Roosevelt's policies helped to reduce the amount of human suffering. But the Great Depression finally ended only with America's entry into World War Two.
Roosevelt's victory in nineteen thirty-two also helped change the balance of power in American politics. Roosevelt brought new kinds of Americans to positions of power: Labor union leaders. Roman Catholics. Jews. Blacks. Americans from families that had come from places such as Italy, Ireland and Russia.
These Americans repaid Roosevelt by giving the Democratic Party their votes.
The nineteen twenties and thirties also brought basic changes in how Americans dealt with many of their social and economic problems.
The nineteen twenties generally were a period of economic growth with little government intervention in the day-to-day lives of the people. But the terrible conditions of the Great Depression during the nineteen thirties forced Roosevelt and the federal government to experiment with new policies.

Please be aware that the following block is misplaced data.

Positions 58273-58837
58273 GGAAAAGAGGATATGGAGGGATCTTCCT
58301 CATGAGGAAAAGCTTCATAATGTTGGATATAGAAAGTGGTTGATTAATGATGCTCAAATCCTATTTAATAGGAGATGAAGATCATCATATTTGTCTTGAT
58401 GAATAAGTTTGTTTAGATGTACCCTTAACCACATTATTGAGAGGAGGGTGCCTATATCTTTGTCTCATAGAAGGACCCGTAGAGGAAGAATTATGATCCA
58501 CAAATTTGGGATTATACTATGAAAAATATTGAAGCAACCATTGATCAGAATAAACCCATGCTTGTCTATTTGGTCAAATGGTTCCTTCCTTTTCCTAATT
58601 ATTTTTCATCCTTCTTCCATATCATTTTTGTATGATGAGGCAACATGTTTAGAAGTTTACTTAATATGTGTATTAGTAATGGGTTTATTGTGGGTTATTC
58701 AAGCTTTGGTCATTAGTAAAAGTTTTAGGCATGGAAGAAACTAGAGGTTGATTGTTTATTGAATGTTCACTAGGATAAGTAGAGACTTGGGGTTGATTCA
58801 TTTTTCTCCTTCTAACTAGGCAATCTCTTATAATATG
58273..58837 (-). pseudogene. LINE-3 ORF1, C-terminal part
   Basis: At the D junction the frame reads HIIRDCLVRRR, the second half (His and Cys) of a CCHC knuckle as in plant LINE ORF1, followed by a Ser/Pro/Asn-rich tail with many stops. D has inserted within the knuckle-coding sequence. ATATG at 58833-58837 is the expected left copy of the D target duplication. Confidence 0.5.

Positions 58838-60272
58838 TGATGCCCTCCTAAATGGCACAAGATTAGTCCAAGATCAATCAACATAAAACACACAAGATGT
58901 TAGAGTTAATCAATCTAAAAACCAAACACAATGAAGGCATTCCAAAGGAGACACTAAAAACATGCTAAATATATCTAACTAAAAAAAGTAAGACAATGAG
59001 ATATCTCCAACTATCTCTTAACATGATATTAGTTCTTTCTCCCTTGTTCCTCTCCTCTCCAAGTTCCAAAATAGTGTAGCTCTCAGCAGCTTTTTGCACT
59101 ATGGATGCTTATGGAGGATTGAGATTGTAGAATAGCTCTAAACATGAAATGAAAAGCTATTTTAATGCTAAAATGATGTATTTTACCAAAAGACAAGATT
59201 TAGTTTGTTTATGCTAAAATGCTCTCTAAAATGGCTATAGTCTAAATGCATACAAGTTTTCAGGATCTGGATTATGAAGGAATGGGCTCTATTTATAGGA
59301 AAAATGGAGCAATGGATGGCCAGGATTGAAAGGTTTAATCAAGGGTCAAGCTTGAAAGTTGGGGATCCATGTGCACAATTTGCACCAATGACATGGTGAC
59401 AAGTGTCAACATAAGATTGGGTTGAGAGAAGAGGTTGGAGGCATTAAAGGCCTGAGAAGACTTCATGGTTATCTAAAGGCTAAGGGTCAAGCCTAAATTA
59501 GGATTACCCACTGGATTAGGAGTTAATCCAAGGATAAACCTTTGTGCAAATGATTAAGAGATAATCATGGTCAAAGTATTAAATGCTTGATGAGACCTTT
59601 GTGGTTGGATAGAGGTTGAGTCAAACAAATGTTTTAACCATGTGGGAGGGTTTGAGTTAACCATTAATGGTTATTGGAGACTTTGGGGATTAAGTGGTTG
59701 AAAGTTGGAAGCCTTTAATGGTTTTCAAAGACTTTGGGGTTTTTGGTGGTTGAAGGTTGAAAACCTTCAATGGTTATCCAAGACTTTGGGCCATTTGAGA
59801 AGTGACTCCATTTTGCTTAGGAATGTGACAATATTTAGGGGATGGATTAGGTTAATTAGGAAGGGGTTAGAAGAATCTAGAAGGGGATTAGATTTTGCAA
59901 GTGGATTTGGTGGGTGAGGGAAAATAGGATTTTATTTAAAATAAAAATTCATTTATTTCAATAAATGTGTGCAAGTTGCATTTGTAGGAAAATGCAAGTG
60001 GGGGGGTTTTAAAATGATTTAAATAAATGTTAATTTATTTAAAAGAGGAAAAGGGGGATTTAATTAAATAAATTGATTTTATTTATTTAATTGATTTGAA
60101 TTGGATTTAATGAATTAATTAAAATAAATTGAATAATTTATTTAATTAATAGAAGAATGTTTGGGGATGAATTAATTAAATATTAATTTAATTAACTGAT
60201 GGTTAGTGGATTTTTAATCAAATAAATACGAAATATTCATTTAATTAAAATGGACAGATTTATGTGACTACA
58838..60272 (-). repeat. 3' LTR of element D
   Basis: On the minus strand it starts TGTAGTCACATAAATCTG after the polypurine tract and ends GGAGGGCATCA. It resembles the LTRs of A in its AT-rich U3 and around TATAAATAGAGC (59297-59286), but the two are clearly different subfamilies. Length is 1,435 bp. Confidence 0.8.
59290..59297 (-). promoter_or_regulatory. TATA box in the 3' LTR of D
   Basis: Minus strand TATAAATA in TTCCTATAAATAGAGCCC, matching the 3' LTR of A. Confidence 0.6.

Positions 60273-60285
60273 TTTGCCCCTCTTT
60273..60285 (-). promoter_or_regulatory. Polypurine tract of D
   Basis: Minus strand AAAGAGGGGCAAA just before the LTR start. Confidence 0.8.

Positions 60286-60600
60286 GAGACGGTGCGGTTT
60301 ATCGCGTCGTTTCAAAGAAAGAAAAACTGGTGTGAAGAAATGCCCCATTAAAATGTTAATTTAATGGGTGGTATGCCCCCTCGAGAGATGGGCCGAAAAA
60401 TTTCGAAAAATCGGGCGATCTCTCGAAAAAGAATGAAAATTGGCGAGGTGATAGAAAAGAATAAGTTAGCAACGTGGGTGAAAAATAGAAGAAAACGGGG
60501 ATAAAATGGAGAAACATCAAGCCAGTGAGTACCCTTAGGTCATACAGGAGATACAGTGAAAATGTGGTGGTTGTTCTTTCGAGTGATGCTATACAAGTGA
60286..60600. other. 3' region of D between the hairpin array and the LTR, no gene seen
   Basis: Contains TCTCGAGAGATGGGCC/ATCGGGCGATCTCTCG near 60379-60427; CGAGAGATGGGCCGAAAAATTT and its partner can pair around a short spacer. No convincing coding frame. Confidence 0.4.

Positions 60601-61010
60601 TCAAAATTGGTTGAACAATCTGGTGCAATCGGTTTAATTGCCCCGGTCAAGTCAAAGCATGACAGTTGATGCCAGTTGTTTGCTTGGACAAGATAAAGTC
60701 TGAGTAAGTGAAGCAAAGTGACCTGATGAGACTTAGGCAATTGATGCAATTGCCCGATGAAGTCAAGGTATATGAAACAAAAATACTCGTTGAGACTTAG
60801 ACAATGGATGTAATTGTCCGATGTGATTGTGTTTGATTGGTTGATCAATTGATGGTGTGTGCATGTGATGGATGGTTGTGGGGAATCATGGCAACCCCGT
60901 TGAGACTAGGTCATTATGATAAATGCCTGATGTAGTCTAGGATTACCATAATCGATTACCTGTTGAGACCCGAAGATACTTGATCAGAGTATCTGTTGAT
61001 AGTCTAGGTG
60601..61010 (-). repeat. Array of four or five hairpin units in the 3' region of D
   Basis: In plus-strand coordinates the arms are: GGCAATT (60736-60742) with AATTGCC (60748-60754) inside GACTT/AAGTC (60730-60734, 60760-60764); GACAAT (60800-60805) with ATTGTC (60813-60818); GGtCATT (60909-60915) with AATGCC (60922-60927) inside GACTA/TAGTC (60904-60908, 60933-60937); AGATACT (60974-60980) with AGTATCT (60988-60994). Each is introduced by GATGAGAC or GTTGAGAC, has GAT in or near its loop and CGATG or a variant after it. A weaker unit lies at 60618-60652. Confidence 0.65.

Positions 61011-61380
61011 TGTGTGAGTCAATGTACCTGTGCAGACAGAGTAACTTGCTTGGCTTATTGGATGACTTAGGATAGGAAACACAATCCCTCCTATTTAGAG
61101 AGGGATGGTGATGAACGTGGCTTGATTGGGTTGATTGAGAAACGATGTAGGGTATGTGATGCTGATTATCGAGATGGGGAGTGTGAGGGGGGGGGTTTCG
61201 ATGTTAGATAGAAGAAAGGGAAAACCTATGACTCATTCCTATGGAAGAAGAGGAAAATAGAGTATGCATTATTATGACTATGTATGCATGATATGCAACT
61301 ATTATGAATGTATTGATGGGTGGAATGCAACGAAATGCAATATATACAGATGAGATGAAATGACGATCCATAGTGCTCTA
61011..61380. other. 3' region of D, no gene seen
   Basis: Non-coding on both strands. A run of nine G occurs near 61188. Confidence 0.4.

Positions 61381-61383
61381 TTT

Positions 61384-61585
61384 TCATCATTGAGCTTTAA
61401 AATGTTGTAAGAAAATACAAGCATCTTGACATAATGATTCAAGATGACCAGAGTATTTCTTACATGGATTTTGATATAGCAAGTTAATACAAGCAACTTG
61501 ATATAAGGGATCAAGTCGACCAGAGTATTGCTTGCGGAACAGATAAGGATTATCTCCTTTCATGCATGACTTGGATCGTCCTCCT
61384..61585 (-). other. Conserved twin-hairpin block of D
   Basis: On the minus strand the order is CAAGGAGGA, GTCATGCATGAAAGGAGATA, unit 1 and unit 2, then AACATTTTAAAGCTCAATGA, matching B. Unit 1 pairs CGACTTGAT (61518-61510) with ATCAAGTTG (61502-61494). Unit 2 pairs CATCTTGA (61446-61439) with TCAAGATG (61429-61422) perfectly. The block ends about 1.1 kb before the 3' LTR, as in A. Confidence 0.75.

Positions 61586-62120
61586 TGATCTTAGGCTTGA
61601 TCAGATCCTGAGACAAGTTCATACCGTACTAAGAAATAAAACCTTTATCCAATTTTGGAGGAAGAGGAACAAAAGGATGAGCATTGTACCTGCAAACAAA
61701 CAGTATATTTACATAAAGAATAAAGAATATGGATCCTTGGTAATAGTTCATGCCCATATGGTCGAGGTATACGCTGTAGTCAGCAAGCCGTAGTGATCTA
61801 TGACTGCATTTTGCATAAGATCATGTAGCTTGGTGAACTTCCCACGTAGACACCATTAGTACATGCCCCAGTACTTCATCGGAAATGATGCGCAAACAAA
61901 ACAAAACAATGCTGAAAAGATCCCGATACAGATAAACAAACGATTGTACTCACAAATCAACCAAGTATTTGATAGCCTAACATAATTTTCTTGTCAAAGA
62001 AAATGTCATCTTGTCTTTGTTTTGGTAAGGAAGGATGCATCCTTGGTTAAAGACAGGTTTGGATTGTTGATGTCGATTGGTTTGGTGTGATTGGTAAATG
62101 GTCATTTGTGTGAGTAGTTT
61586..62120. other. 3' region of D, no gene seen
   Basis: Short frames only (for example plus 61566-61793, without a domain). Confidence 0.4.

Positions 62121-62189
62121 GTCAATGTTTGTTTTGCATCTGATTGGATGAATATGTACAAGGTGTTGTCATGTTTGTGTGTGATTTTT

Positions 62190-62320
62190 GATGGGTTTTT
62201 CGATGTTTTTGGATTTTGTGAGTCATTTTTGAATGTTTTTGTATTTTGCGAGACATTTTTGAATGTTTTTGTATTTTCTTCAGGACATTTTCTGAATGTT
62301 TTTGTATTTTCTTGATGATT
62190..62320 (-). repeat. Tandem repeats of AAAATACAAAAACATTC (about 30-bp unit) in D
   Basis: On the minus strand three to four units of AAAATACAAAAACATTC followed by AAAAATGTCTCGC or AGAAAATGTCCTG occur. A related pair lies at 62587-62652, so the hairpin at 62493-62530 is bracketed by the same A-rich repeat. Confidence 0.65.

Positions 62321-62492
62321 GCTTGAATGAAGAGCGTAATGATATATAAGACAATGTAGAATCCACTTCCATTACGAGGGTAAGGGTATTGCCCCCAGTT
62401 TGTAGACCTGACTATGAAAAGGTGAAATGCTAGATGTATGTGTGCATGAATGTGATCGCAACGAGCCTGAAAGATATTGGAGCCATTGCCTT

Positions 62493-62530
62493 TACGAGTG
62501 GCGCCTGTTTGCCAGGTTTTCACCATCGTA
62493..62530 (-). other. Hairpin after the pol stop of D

The government began to take an active role in offering relief to the poor. It started programs to give food and money to poor people. And it created jobs for workers.
The government grew in other ways. It created major programs for farmers. It set regulations for the stock market. It built dams, roads and airports.
American government looked much different at the end of this period between the world wars than it did at the beginning. Government had become larger and more important. It dealt with many more issues in people's lives than it ever had before.
Social protest increased during the nineteen twenties and thirties. Some black Americans began to speak out more actively about unfair laws and customs. Blacks in great numbers moved from the southern part of the country to northern and central cities.
The nineteen twenties and thirties also were a time of change for women. Women began to wear less conservative kinds of clothes. Washing machines and other inventions allowed them to spend less time doing housework. Women could smoke or drink in public, at least in large cities. And many women held jobs.